This refers to places where there are unbelievable problems, fighting, wars and so forth, whose inhabitants experience great suffering. If you live in a place like that, think that by undergoing all those terrible experiences, you are exhausting your negative karma. You can also recite mantras while meditating on this.

It's like washing dirty clothes with soap and water. At first, the water goes all black; the clothes don't get clean immediately. You regard all this black dirt coming out as positive, not negative. Similarly, when you practice Dharma very strongly, your negative karma can manifest and cause you to get sick. Practicing Dharma brings out your negative karma and makes it finish very quickly. Therefore, when you undergo experiences like depression, you should rejoice that you are depleting your negative karma.

A third thing you can do is to recall the evolution of your depression. In previous lives, your ego caused attachment, anger and other delusions to arise. As a result, you might have broken your samaya (I think I saw somewhere that depression is the result of broken samaya), disturbed the holy mind of your virtuous friend or created other negative actions that could result in depression. Whatever, it all came from your ego. Therefore, give the depression back to your ego. Think, "In the past, I broke my samaya, disturbed the minds of holy beings and so forth, which is causing me to experience depression now. All this came from my ego." Then meditate on giving the depression back to your ego, destroying it completely. Your ego becomes completely non-existent. Then meditate on emptiness. Here, you're using your depression as a weapon, an atomic bomb, to destroy your ego, which is where the depression came from in the first place. Destroy the demon that prevents you from gaining enlightenment, liberation from samsara or any other realizations and brings you all the problems and harm that you experience.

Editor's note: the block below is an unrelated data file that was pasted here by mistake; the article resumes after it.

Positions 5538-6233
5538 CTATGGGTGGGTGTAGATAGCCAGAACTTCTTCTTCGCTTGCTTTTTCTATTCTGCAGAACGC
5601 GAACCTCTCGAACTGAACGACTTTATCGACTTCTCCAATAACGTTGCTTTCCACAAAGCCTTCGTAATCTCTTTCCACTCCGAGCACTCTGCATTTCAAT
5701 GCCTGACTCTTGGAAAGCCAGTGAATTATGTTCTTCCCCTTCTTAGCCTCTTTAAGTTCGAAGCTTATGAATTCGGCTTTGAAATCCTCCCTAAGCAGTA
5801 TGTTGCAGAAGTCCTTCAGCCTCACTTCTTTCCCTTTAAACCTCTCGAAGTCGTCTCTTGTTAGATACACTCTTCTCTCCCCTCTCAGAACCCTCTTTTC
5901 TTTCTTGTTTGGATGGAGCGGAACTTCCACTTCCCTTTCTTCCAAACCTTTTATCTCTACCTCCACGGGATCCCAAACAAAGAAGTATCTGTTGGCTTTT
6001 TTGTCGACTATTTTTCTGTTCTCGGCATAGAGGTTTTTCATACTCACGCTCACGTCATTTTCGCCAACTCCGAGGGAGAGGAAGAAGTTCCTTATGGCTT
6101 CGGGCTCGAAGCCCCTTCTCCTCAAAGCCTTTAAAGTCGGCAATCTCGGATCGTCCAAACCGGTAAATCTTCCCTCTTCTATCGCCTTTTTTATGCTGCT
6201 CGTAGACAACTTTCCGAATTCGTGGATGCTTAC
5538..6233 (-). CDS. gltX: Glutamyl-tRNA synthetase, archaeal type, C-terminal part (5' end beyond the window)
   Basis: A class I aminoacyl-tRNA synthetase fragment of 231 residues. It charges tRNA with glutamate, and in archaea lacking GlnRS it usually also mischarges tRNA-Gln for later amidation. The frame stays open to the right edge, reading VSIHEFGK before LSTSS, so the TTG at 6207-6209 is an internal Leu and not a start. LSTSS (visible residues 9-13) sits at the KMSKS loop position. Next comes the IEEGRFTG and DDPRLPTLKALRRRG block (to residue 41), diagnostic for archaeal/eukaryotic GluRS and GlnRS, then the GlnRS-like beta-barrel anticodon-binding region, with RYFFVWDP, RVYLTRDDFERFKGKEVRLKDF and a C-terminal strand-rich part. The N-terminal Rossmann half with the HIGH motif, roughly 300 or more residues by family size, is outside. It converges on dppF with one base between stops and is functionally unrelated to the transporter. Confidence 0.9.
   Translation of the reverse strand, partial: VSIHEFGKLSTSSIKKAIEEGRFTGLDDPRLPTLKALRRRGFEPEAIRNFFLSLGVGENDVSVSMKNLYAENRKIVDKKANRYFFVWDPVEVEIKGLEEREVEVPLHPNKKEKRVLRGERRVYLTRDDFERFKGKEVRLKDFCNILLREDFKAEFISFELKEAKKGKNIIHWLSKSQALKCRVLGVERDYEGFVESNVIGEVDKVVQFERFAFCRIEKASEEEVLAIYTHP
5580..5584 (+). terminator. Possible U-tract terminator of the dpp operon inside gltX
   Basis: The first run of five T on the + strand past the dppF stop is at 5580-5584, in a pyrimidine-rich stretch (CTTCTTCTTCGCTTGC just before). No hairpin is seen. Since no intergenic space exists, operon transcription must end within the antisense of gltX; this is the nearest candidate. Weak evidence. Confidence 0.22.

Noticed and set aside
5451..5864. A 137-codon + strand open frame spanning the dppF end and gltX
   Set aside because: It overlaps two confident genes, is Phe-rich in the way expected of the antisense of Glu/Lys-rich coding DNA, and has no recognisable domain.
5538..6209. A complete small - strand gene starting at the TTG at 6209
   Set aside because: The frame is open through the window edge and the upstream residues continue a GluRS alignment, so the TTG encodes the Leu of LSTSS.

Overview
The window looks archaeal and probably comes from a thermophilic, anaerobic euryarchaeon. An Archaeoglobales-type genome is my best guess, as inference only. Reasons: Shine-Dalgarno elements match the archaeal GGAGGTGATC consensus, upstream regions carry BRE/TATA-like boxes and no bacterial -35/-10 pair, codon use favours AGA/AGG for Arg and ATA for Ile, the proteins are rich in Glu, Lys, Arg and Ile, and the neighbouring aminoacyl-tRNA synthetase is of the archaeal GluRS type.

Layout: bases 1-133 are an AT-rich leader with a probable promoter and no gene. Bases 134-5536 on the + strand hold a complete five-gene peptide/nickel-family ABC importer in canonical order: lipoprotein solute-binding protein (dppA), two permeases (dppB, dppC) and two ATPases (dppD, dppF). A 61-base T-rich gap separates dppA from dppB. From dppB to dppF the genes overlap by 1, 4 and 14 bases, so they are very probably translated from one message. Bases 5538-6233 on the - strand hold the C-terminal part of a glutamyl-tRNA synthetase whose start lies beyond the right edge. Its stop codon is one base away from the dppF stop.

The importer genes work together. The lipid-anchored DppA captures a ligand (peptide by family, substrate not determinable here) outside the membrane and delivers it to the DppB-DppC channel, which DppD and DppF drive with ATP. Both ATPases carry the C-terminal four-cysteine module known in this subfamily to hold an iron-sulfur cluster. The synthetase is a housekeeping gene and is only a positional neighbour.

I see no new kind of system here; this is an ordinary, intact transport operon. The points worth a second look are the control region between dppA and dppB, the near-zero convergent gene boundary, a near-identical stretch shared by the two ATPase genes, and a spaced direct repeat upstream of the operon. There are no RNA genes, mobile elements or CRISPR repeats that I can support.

These are three basic techniques for transforming the suffering of depression into happiness. Utilize your depression in the path to enlightenment by using it to generate bodhicitta and the cause of happiness for all sentient beings, as I mentioned before. In this way you create merit as limitless as the sky and purify your negative karma in an unbelievably powerful way.

Basically, that's it, but you can also do other purification practices to rid yourself of negative karma, such as nyung-nä, Vajrasattva, the Thirty-five Buddhas and so forth. 

This teaching was given at Vajrapani Institute in 1997. Lightly edited by Nick Ribush. For more advice from Rinpoche regarding depression, see the Online Advice Book.